Since it’s been a few weeks from the last time I shared what I’ve been reading, I have a few books to share this week!
First up was Boy Meets Girl by Meg Cabot. “Meet Kate Mackenzie. She: works for the T.O.D. (short for Tyrannical Office Despot, also known as Amy Jenkins, Director of the Human Resources Division at the New York Journal), is sleeping on the couch because her boyfriend of ten years refuses to commit, can’t find an affordable studio apartment anywhere in New York City, thinks things can’t get any worse. They can. Because: the T.O.D. is making her fire the most popular employee in the paper’s senior staff dining room, that employee is now suing Kate for wrongful termination, and, now Kate has to give a deposition in front of Mitch Hertzog, the scion of one of Manhattan’s wealthiest law families,who embraces everything Kate most despises … but also happens to have a nice smile and a killer bod. The last thing anybody — least of all Kate Mackenzie — expects to find in a legal arbitration is love. But that’s the kind of thing that can happen when … Boy Meets Girl.” This book is told entirely through emails, phone messages, and transcripts of court room meetings. It was certainly an interesting way to read a story! The book was cute and held my attention, though I though more character development could have helped. The one subplot that might have deserved more attention was the awfulness of Mitch’s family. They were homophobic and antisemitic. They deserved someone to tell them off for their viewpoints!
I found it funny that just after finishing a book by Meg Cabot, she was one of the people who gave a review on the back of Lauren Graham’s book Someday, Someday, Maybe. “It’s January 1995, and Franny Banks has just six months left of the three-year deadline she set for herself when she came to New York, dreaming of Broadway and doing “important” work. But all she has to show for her efforts so far is a part in an ad for ugly Christmas sweaters, and a gig waiting tables at a comedy club. Her roommates―her best friend Jane, and Dan, an aspiring sci-fi writer―are supportive, yet Franny knows a two-person fan club doesn’t exactly count as success. Everyone tells her she needs a backup plan, and though she can almost picture moving back home and settling down with her perfectly nice ex-boyfriend, she’s not ready to give up on her goal of having a career like her idols Diane Keaton and Meryl Streep. Not just yet. But while she dreams of filling their shoes, in the meantime, she’d happily settle for a speaking part in almost anything—and finding a hair product combination that works. Everything is riding on the upcoming showcase for her acting class, where she’ll finally have a chance to perform for people who could actually hire her. And she can’t let herself be distracted by James Franklin, a notorious flirt and the most successful actor in her class, even though he’s suddenly started paying attention. Meanwhile, her bank account is rapidly dwindling, her father wants her to come home, and her agent doesn’t return her calls. But for some reason, she keeps believing that she just might get what she came for.” I honestly expected more from this book. Lauren Graham was amazing as Lorelai in Gilmore Girls – but this book isn’t written in the voice of Lorelai, not that it should have been! However, the Franny character was just so-so for me. I found the book hard to get into and not as hilarious as I had hoped it would be. I did love the relationship built between Franny and her roommates and the development of her self-confidence as the book went on.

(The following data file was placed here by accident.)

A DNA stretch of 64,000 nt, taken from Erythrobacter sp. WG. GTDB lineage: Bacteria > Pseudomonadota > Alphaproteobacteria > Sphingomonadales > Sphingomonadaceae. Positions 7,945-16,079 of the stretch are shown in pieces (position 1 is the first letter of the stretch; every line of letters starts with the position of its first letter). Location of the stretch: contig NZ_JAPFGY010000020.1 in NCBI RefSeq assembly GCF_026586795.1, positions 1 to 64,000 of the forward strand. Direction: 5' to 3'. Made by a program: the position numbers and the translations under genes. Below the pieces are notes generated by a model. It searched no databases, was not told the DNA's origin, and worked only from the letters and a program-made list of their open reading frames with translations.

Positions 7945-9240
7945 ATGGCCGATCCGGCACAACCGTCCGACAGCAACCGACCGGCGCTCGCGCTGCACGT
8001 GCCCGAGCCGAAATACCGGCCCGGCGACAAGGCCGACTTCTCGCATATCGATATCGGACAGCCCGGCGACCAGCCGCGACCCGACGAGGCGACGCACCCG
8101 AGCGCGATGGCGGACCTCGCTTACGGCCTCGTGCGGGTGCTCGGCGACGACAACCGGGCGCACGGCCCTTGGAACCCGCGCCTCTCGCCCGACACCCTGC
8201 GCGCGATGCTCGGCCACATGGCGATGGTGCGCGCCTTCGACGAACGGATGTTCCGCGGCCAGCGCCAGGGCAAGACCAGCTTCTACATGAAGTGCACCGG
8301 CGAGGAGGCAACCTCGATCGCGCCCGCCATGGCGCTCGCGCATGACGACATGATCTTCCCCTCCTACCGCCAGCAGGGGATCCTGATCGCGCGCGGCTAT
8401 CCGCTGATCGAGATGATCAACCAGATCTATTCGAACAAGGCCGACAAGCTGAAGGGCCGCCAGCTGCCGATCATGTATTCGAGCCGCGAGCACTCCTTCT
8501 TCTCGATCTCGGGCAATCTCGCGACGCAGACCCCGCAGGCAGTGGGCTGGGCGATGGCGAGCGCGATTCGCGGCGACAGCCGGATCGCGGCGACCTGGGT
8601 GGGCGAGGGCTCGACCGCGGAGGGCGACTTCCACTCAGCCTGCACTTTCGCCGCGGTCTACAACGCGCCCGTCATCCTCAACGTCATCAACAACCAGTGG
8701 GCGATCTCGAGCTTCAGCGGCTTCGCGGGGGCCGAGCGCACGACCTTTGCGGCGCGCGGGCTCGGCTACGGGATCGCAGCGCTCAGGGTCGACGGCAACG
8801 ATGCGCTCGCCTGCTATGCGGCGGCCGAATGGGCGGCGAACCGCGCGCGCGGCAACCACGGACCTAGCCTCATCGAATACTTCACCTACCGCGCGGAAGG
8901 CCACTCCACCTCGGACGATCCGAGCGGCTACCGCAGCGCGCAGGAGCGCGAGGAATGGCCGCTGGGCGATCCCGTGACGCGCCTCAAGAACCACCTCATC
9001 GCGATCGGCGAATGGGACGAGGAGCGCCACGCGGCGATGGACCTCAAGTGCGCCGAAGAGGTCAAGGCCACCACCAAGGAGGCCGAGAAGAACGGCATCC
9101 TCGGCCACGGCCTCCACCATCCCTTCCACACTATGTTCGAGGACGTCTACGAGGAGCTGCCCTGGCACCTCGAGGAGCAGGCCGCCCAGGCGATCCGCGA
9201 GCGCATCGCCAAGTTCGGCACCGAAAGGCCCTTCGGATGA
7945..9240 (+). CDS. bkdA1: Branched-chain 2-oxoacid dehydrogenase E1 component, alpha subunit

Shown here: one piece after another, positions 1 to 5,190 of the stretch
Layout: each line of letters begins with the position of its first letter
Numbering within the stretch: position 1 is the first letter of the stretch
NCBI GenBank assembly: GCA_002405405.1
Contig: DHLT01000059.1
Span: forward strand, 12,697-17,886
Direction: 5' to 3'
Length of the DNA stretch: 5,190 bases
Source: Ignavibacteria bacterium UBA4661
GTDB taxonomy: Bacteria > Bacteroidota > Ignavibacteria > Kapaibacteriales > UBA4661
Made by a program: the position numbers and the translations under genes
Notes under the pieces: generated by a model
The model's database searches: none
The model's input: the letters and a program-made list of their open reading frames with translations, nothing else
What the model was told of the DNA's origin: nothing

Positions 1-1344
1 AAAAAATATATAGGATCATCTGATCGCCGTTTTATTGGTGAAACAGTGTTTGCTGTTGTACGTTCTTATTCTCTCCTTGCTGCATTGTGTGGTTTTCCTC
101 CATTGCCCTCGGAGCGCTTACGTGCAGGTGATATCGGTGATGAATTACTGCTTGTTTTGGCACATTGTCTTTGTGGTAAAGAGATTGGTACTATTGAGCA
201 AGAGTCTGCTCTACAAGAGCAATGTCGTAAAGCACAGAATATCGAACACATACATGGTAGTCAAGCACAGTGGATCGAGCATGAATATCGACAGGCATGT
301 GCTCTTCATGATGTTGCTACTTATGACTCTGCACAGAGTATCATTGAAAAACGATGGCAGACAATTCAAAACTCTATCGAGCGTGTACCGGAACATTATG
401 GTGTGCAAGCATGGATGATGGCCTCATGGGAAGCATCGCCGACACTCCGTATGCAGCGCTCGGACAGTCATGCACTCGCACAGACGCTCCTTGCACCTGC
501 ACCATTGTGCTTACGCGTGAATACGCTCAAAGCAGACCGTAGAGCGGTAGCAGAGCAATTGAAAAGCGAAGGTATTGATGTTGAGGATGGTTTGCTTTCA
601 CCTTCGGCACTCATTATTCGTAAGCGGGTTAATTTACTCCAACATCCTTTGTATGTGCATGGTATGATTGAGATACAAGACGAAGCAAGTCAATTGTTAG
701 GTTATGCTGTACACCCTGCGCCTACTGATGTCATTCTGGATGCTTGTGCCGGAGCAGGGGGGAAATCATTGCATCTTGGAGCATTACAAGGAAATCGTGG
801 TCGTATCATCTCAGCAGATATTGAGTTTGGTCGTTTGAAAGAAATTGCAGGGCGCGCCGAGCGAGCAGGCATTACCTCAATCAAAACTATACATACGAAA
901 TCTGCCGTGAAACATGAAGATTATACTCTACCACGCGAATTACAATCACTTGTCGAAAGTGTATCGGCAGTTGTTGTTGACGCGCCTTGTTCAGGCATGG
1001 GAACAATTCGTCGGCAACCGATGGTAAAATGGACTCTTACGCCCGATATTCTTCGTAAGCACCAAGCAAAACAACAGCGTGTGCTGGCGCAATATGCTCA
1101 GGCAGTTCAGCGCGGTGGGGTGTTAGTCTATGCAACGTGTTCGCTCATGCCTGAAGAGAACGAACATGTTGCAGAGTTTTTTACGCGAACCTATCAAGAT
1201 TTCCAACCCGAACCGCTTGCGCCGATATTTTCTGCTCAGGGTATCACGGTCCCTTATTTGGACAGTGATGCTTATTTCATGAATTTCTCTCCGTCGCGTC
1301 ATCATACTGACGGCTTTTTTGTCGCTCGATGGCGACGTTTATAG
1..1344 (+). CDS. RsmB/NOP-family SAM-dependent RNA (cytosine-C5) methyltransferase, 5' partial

Finally, the other night I finished reading Speak by Laurie Halse Anderson. “”Speak up for yourself–we want to know what you have to say.” From the first moment of her freshman year at Merryweather High, Melinda knows this is a big fat lie, part of the nonsense of high school. She is friendless, outcast, because she busted an end-of-summer party by calling the cops, so now nobody will talk to her, let alone listen to her. As time passes, she becomes increasingly isolated and practically stops talking altogether. Only her art class offers any solace, and it is through her work on an art project that she is finally able to face what really happened at that terrible party: she was raped by an upperclassman, a guy who still attends Merryweather and is still a threat to her. Her healing process has just begun when she has another violent encounter with him. But this time Melinda fights back, refuses to be silent, and thereby achieves a measure of vindication. In Laurie Halse Anderson’s powerful novel, an utterly believable heroine with a bitterly ironic voice delivers a blow to the hypocritical world of high school. She speaks for many a disenfranchised teenager while demonstrating the importance of speaking up for oneself.” Laurie Halse Anderson is a writer who speaks for teenagers. She really knows how to describe what teenagers go through and even if the reader has not experienced what the character is dealing with, struggle of everyday life in high school is relatable. I really liked this book. Melinda was likeable and strong, even when she didn’t feel that way inside. The ending of the book was especially fulfilling! I was surprised to learn that this book was previously made into a movie starring Kristen Stewart! I would like to see that at some point.
What have you been reading lately?
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